Friday December 14 2018
US Factory Growth Lowest in Over a Year
Markit | Joana Taborda | joana.taborda@tradingeconomics.com

The IHS Markit US Manufacturing PMI fell to 53.9 in December of 2018 from 55.3 in November, below market expectations of 55.1. The reading pointed to the slowest expansion in factory activity since November of 2017, as new orders and employment rose at a slower pace, preliminary estimates showed. Also, the near-term outlook has become less favourable.

The fall in the headline PMI mainly reflected weaker contributions from new orders and employment growth at the end of the year.

The rate of manufacturing job creation was the softest since August 2017. More cautious staff hiring policies were partly due to a drop in business optimism to its lowest for 26 months, which a number of firms attributed to concerns about the outlook for the global economy. Some firms also commented on pressure on operating margins following a sustained period of rising raw material costs. 

On the other hand, manufacturing production volumes increased solidly in December, with the rate of expansion unchanged since the previous month.




Friday December 14 2018
US Industrial Output Rebound Beats Forecasts
Federal Reserve | Joana Ferreira | joana.ferreira@tradingeconomics.com

US industrial output rose 0.6 percent from a month earlier in November 2018, following a downwardly revised 0.2 percent contraction in October and beating market expectations of a 0.3 percent gain. Mining and utilities output led the increase while manufacturing production was unchanged.

Mining output surged 1.7 percent in November after a 0.7 percent fall in October, primarily as a result of gains in oil and gas extraction, coal mining, and support activities for mining.

Utilities output rose 3.3 percent in November, following a 0.2 percent advance in October, with increases for both electric and gas utilities; natural gas distribution rose sharply in both October and November, as unseasonably cold weather supported demand for heating.

Meanwhile, manufacturing production was unchanged in November after a 0.1 percent decline in the previous month. Within durable manufacturing (0.2 percent vs -0.1 percent), primary metals posted the largest gain (2.4 percent vs 0.9 percent), followed by machinery (0.5 percent vs 0.8 percent), motor vehicles and parts (0.3 percent vs -3.1 percent), electrical equipment, appliances, and components (0.3 percent vs -0.6 percent), and computer and electronic products (0.2 percent vs -0.2 percent). On the other hand, fabricated metal products output fell 0.1 percent (vs 0.2 percent in October). Among nondurables (-0.2 percent, the same as in October), most major categories posted declines: food, beverage, and tobacco products (-0.5 percent, the same as in October); petroleum and coal products (-1.7 percent vs -1 percent); and printing and support (-1 percent vs -0.9 percent). By contrast, chemicals output grew 0.6 percent (vs 0.2 percent in October).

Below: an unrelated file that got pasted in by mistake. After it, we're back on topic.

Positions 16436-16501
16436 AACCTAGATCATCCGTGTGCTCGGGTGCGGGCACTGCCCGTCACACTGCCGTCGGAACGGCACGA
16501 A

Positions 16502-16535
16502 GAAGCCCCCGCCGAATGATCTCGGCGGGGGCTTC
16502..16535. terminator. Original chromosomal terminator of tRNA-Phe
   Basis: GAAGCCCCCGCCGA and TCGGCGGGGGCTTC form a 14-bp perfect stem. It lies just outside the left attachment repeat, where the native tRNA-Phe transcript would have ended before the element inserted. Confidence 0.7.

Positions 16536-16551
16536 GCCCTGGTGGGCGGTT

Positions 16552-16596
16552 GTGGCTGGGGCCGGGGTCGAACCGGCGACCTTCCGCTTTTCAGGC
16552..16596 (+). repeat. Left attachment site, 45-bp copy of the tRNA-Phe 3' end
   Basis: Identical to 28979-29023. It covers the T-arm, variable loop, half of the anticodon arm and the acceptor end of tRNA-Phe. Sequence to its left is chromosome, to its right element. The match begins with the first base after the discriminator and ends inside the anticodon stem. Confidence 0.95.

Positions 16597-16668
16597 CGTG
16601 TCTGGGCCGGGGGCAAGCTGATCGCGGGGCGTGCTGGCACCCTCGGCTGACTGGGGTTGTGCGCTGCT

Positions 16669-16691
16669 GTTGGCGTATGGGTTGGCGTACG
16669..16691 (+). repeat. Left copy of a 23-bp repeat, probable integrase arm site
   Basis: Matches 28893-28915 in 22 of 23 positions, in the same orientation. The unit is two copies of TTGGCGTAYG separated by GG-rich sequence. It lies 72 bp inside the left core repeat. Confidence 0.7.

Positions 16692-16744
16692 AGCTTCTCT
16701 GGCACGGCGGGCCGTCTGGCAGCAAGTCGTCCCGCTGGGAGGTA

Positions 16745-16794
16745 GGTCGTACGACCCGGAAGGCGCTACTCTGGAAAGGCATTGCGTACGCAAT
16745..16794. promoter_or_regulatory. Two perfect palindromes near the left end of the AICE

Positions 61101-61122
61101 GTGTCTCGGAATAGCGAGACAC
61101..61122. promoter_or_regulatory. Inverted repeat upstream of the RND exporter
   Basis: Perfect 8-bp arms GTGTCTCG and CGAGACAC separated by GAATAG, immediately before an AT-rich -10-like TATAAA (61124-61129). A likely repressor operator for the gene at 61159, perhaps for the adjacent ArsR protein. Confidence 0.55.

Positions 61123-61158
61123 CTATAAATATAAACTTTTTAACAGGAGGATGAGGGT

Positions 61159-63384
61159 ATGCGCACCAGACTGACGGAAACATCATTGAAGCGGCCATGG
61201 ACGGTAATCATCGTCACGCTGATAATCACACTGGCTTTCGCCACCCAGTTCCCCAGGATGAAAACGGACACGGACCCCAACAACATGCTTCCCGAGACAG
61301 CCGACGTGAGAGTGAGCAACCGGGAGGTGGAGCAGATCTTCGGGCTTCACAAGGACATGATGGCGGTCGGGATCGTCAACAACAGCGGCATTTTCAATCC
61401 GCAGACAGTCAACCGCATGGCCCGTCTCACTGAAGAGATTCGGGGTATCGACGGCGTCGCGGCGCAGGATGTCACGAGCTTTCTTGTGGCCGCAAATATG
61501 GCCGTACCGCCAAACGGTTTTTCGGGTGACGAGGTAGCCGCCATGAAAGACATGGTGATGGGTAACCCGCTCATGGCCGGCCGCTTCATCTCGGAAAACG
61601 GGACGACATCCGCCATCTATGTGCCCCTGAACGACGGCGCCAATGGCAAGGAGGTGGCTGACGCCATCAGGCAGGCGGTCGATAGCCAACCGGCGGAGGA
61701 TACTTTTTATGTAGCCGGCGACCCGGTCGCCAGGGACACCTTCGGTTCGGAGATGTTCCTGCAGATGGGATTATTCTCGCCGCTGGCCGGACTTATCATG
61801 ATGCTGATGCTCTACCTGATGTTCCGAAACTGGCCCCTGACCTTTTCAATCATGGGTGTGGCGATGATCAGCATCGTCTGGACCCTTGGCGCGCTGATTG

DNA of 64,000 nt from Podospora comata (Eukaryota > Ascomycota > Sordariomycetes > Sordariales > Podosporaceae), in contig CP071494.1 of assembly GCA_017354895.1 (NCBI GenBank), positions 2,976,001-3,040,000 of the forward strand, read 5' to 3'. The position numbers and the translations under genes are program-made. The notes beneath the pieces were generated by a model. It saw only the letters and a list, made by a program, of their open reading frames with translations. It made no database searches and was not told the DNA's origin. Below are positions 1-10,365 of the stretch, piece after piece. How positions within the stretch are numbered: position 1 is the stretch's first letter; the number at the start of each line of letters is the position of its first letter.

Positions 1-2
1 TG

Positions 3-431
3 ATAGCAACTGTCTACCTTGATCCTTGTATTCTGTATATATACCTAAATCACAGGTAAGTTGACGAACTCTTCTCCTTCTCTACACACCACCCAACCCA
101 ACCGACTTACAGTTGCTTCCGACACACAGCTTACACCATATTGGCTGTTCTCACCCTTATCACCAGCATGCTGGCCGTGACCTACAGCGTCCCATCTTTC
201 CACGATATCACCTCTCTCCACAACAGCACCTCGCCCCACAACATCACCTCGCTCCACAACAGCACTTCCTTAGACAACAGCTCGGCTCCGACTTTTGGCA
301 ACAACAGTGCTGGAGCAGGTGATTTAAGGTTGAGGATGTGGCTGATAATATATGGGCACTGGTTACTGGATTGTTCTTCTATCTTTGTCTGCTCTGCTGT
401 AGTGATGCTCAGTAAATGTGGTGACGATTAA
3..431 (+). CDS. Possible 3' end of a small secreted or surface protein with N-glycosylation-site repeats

Capacity utilization for manufacturing edged down in November to 75.7 percent, about 2 1/2 percentage points below its long-run average, as a slight rise for durables was outweighed by declines for nondurables and other manufacturing (publishing and logging). The utilization rate for mining increased to 94.1 percent and remained well above its long-run average of 87.0 percent. The operating rate for utilities moved up to 79.4 percent, a rate that is about 6 percentage points below its long-run average.




Friday December 14 2018
US Retail Sales Rise 0.2% in November
US Census Bureau | Joana Ferreira | joana.ferreira@tradingeconomics.com

US retail trade rose by 0.2 percent from a month earlier in November 2018, following an upwardly revised 1.1 percent growth in October and matching market expectations. An increase in sales of furniture, electronics and a range of other goods was partially offset by a decline in trade at gasoline stations on the back of cheaper fuel prices.

9 of 13 major retail categories showed month-over-month increases.

Sales at furniture & home furniture stores rebounded 1.2 percent (vs -0.5 percent in October) and those at electronics & appliance stores increased 1.4 percent (vs 1.7 percent in October). In addition, online and mail-order retail sales surged 2.3 percent, the largest gain in a year, after a 0.8 percent advance in October; and trade at health & personal care stores jumped 0.9 percent, reversing a 0.1 percent decline in the previous month. Sales also rose at: motor vehicle & parts dealers (0.2 percent vs 1.5 percent); food & beverage stores (0.4 percent vs 0.3 percent); hobby, musical instrument and book stores (0.4 percent vs 1.1 percent); general merchandise stores (0.4 percent vs 0.8 percent); miscellaneous store retailers (0.4 percent vs 2.2 percent).